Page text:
I do it this way because I think table definitions should not be the focus of theme design, and shouldn’t bother designers so much. When I first designed for XOOPS, I was quite confused by those table definitions. They seemed too overwhelmed with details. Even if you do not define style for most of the selectors, you will be fine.

Another problem is that different module designers will use different markup for their modules. For example, some will use <th> as a table header, while others use <th class="header">. So my current approach is to define a set of minimum styles. But a better way to tackle this would be for the XOOPS community to work out a standard for module templates. If all the designers and developers followed this standard, differing markup would no longer be a problem.

Smarty: I Want to Know More

XOOPS provides a lot of Smarty variables to help designers achieve their goals. Here, I’ve made a list of the commonly used Smarty variables according to my experience over the past few years. I’ve categorized them for easy reference.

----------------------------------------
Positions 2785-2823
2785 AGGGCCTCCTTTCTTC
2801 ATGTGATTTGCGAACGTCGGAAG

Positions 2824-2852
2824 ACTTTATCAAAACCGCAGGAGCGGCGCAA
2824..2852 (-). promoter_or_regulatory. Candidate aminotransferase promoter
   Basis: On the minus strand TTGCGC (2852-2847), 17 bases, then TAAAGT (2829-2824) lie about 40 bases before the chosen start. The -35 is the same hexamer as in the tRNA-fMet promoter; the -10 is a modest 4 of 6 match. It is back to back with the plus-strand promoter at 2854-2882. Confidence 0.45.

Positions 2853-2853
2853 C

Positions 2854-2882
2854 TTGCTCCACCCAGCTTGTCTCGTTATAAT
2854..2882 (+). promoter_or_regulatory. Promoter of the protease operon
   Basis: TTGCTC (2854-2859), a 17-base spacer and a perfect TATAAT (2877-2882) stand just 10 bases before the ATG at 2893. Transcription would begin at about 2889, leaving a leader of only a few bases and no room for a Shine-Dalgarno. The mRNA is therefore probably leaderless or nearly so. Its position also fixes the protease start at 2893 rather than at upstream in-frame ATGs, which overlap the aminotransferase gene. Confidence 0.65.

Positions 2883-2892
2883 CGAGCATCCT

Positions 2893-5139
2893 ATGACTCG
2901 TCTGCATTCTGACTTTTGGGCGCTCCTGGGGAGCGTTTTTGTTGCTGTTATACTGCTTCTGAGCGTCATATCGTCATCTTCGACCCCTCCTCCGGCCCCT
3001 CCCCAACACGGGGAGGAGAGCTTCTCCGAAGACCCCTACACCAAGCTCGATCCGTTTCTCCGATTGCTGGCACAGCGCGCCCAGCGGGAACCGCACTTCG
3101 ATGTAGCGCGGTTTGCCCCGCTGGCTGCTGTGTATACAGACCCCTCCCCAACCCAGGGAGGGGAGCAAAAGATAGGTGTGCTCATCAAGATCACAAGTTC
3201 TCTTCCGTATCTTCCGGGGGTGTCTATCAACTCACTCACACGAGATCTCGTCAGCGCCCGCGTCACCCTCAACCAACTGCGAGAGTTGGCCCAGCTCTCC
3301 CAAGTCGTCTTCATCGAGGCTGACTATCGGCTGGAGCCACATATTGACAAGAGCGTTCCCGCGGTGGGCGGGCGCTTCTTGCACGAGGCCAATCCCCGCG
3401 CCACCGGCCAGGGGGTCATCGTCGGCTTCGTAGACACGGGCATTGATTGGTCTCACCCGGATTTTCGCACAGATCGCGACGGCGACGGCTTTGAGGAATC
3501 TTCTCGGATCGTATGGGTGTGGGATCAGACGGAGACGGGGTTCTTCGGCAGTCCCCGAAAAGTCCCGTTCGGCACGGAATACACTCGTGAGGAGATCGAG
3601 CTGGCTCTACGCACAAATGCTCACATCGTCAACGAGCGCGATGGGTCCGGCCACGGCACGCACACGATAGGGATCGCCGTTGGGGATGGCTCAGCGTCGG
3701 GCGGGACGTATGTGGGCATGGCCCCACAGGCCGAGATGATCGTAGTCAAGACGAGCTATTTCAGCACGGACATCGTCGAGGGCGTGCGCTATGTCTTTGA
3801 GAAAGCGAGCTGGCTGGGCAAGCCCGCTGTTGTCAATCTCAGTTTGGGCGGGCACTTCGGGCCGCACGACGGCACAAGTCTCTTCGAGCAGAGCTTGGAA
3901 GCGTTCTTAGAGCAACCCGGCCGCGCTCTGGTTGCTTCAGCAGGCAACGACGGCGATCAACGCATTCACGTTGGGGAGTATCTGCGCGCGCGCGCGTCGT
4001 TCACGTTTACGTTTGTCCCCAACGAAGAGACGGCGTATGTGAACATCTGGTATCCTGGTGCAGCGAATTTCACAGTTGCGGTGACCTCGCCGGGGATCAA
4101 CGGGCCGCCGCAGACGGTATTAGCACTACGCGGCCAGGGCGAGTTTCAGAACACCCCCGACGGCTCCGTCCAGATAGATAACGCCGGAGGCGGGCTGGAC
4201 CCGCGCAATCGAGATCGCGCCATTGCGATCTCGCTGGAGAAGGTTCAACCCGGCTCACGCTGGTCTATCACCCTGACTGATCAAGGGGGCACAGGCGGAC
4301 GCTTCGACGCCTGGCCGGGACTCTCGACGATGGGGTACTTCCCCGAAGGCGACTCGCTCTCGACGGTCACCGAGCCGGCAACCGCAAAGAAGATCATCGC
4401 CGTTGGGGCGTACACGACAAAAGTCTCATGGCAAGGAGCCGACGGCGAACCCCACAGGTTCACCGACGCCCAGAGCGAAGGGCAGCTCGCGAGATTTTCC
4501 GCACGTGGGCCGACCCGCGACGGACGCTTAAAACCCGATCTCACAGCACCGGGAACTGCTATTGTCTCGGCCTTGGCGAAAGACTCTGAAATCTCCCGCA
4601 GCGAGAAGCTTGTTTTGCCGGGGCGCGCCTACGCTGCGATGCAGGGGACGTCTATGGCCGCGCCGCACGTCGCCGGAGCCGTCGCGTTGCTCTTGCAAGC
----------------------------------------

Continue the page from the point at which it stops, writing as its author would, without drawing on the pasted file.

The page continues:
Header Tags

<{$xoops_charset}>

Output the character set information (e.g., “iso-8859-1”, “UTF-8”).

<{$xoops_langcode}>

Output content language (e.g., “DE”, “EN”).

<{$xoops_meta_keywords}>

Output the keyword list from the Meta/Footer settings.

<{$xoops_meta_description}>

Output the meta tag site description.

<{$meta_copyright}>

Output the meta tag copyright text.

<{$meta_robots}>

Output the W3C robot meta tag info.

<{$meta_rating}>

Output the meta tag rating information.

<{$xoops_js}>

Output XOOPS JavaScript.

<{$xoops_module_header}>

Output the module header. Usually, the module’s own JavaScript will be outputted. Details will be explained later.

XOOPS General

<{$xoops_sitename}>

Output the site name.

<{$xoops_slogan}>

Output the site slogan.